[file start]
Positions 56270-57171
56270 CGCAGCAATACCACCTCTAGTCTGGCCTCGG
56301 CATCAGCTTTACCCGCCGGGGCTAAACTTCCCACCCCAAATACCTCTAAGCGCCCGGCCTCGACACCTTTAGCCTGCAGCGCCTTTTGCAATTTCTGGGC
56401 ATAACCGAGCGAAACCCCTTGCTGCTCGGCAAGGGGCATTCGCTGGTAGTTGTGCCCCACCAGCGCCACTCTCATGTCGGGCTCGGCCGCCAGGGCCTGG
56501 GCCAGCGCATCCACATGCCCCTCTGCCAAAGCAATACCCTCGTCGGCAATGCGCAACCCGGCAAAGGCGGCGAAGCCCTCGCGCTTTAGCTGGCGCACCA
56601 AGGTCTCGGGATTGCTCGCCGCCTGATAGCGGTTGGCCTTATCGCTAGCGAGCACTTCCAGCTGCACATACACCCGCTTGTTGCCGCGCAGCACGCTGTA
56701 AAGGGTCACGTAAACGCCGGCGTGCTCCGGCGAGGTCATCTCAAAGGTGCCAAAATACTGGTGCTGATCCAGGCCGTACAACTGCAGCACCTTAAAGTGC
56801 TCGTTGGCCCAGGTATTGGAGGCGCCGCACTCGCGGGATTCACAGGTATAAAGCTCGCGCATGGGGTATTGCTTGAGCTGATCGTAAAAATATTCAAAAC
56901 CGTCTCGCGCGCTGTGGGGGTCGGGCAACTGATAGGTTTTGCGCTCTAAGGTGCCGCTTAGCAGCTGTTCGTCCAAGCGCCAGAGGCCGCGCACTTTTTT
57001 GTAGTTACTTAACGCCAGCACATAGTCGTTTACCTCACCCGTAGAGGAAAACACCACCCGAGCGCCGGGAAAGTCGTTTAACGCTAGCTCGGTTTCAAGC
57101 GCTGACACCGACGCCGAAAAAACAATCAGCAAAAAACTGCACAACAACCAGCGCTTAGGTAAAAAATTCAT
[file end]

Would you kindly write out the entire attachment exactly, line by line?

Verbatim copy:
Positions 56270-57171
56270 CGCAGCAATACCACCTCTAGTCTGGCCTCGG
56301 CATCAGCTTTACCCGCCGGGGCTAAACTTCCCACCCCAAATACCTCTAAGCGCCCGGCCTCGACACCTTTAGCCTGCAGCGCCTTTTGCAATTTCTGGGC
56401 ATAACCGAGCGAAACCCCTTGCTGCTCGGCAAGGGGCATTCGCTGGTAGTTGTGCCCCACCAGCGCCACTCTCATGTCGGGCTCGGCCGCCAGGGCCTGG
56501 GCCAGCGCATCCACATGCCCCTCTGCCAAAGCAATACCCTCGTCGGCAATGCGCAACCCGGCAAAGGCGGCGAAGCCCTCGCGCTTTAGCTGGCGCACCA
56601 AGGTCTCGGGATTGCTCGCCGCCTGATAGCGGTTGGCCTTATCGCTAGCGAGCACTTCCAGCTGCACATACACCCGCTTGTTGCCGCGCAGCACGCTGTA
56701 AAGGGTCACGTAAACGCCGGCGTGCTCCGGCGAGGTCATCTCAAAGGTGCCAAAATACTGGTGCTGATCCAGGCCGTACAACTGCAGCACCTTAAAGTGC
56801 TCGTTGGCCCAGGTATTGGAGGCGCCGCACTCGCGGGATTCACAGGTATAAAGCTCGCGCATGGGGTATTGCTTGAGCTGATCGTAAAAATATTCAAAAC
56901 CGTCTCGCGCGCTGTGGGGGTCGGGCAACTGATAGGTTTTGCGCTCTAAGGTGCCGCTTAGCAGCTGTTCGTCCAAGCGCCAGAGGCCGCGCACTTTTTT
57001 GTAGTTACTTAACGCCAGCACATAGTCGTTTACCTCACCCGTAGAGGAAAACACCACCCGAGCGCCGGGAAAGTCGTTTAACGCTAGCTCGGTTTCAAGC
57101 GCTGACACCGACGCCGAAAAAACAATCAGCAAAAAACTGCACAACAACCAGCGCTTAGGTAAAAAATTCAT